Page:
Deploy WPA2 Enterprise Wifi with Intune

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In this blog post, we are going to Deploy WPA2 Enterprise Wifi with Intune. In my previous post, we looked at how to configure WPA2 Enterprise Wifi with user authentication. This was based on Active Directory, Group Policy and AD joined laptops. In this blog post, we will continue based on the previous setup. Now we are going to configure WPA2 Enterprise Wifi with User authentication for Azure AD joined Laptops using Intune.


As indicated earlier, we are going to use the configuration from the previous blog post. To issue certificates through Intune, we need to make some changes to this configuration. For example, we need to add an Intune Certificate connector that handles certificate requests from Intune. In addition, the network policy on the Network Policy Server must be modified. In addition, profiles for the certificates and Wifi configuration in Intune must be added to configure the laptop. In summary, we need:

Intune Certificate Connector

Before we can deploy WPA2 Enterprise Wifi with Intune we need to configure certificate distribution. To distribute certificates with Intune we need to use the Intune certificate connector. Its operation is briefly explained below in the diagram.

  1. An Admin creates a PKCS certificate profile in Intune.
  2. The Intune service requests that the on-premises Intune Certificate Connector create a new certificate for the user.
  3. The Intune Certificate Connector sends a PFX Blob and Request to your Microsoft Certification Authority.
  4. The Certification Authority issues and sends the PFX User Certificate back to the Intune Certificate Connector.
  5. The Intune Certificate Connector uploads the encrypted PFX User Certificate to Intune.
    Intune decrypts the PFX User Certificate and re-encrypts for the device using the Device
  6. Management Certificate. Intune then sends the PFX User Certificate to the Device.
    The device reports the certificate status to Intune.



Before we can begin configuration to deploy WPA2 Enterprise WiFi with Intune, we need to make some preparations. For example, to configure the Certificate connector, we need a service account. In addition, we need to configure a certificate template that can be issued by Intune.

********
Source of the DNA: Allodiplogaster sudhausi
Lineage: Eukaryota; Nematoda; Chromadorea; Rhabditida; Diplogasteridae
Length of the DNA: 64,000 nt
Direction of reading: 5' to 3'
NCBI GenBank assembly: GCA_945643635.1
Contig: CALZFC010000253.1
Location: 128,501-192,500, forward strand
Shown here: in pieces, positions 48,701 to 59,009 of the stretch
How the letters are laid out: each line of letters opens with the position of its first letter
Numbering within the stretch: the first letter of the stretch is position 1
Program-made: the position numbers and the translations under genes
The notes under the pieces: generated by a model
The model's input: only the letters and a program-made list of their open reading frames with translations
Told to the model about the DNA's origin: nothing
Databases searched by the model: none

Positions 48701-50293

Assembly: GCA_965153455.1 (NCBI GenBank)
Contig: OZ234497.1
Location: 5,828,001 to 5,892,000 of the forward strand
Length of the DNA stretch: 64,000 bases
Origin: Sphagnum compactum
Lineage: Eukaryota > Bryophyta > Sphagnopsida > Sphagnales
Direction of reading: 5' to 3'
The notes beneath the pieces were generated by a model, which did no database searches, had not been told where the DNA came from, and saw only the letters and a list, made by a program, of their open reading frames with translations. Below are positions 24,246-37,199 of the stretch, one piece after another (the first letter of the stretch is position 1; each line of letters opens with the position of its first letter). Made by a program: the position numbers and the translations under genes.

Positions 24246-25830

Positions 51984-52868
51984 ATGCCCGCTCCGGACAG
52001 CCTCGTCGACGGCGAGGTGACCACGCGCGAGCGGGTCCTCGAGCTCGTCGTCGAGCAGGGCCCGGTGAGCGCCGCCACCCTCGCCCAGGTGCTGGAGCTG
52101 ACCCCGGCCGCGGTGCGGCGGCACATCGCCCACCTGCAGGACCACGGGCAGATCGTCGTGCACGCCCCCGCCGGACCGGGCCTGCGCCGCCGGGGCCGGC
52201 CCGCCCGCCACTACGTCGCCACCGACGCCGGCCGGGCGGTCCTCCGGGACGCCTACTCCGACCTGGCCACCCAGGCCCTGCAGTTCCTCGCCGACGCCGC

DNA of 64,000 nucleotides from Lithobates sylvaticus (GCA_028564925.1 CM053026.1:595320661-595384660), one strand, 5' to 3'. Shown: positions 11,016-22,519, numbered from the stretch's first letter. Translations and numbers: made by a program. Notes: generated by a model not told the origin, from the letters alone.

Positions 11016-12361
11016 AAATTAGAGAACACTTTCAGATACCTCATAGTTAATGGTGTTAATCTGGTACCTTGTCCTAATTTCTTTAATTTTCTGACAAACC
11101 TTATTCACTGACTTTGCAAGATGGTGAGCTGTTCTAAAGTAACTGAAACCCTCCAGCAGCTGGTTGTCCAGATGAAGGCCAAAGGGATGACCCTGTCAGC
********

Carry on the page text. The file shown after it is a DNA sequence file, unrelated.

Service Account

An account is required to use the Intune configuration connector. You can use the system account or a domain account for this purpose. Unfortunately, it is not possible to use a Group Managed Service Account (GMSA). In my example, I use a domain account (for more info). For this you can use a standard user account and give it local permissions on the server.

Certificate Template

Now we need to create certificate template that we can use in Intune. You need to perform these steps on the issuing certificate server.

1. Open the Certification Authority console, expand Certificate Templates, right click on the folder and pick Manage. This will open the Certificate Templates Console.

2. Select the User certificate template, right click on it and select Duplicate.

3. Select the general tab and give the template a recognizable name.

4. On the Compatibility tab set the Certification Authority to Windows Server 2008 R2, and the Certificate Recipient to Windows 7/Server 2008 R2.

5. On the Subject Name tab, make sure you selected Supply in the request.

6. In the Extensions tab select “Application Policies” and press “Edit”. Remove the “Encrypting File System” and “Secure Email”. For WiFi we only need “Client Authentication” and press “OK”.

7. • On the Security tab, add the computer account Service Account of the server you will be using for the Intune connector, with Read and Enroll permissions. Click Apply to save the template, then close the console.

8. Back in the Certification Authority console, right click on Certificate Templates and pick New > Certificate Template to issue. Select the template you just created.

9. Finally we need to allow the server to manage certificates – open the CA properties and add the Service Account of the intune connector, assign Issue and Manage Certificates and Request Certificates permissions. The certificate template is now ready to be used in Intune.

Adjust Network Policy on NPS

The Network Policy need to be adjusted to allow “Microsoft: Smart Card or other certificate”. It’s not required to remove other authentication methods.

10. On the NPS Server expand the “Network Policies” and open the “Secure Wireless Connections” by double clicking

11. Select “Constraints” (1) and edit the “Microsoft: Protected EAP (PEAP)” type (2).

12. Press Add to add an Eap Type and add “Smart Card or other certificate”. Close the screens by pressing “OK”

Setup Intune Certificate Connector

As mentioned earlier before we can distribute PKCS certificates with Intune, we first need to configure the Intune Certificate Connector.

13. Create a Server for the Certificate Connector or use an existing one with the following prerequisites

General prerequisites
Requirements for the computer where you install the connector software:

  • Windows Server 2012 R2 or later. Note The Server installation must include the Desktop Experience and support use of a browser. For more information, see Install Server with Desktop Experience in the Windows Server 2016 documentation.
  • .NET 4.7.2
  • Transport Layer Security (TLS) 1.2. For more information, see Enable support for TLS 1.2 in your environment in the Azure Active Directory documentation.
  • The server must meet the same network requirements as managed devices. See Network endpoints for Microsoft Intune, and Intune network configuration requirements and bandwidth
  • To support automatic updates of the connector software, the server must have access to the Azure update service:
    • Port: 443
    • Endpoint:
    • The Enhanced Security Configuration must be deactivated


14. Add the service account created for the intune certificate connector to the local administrator group.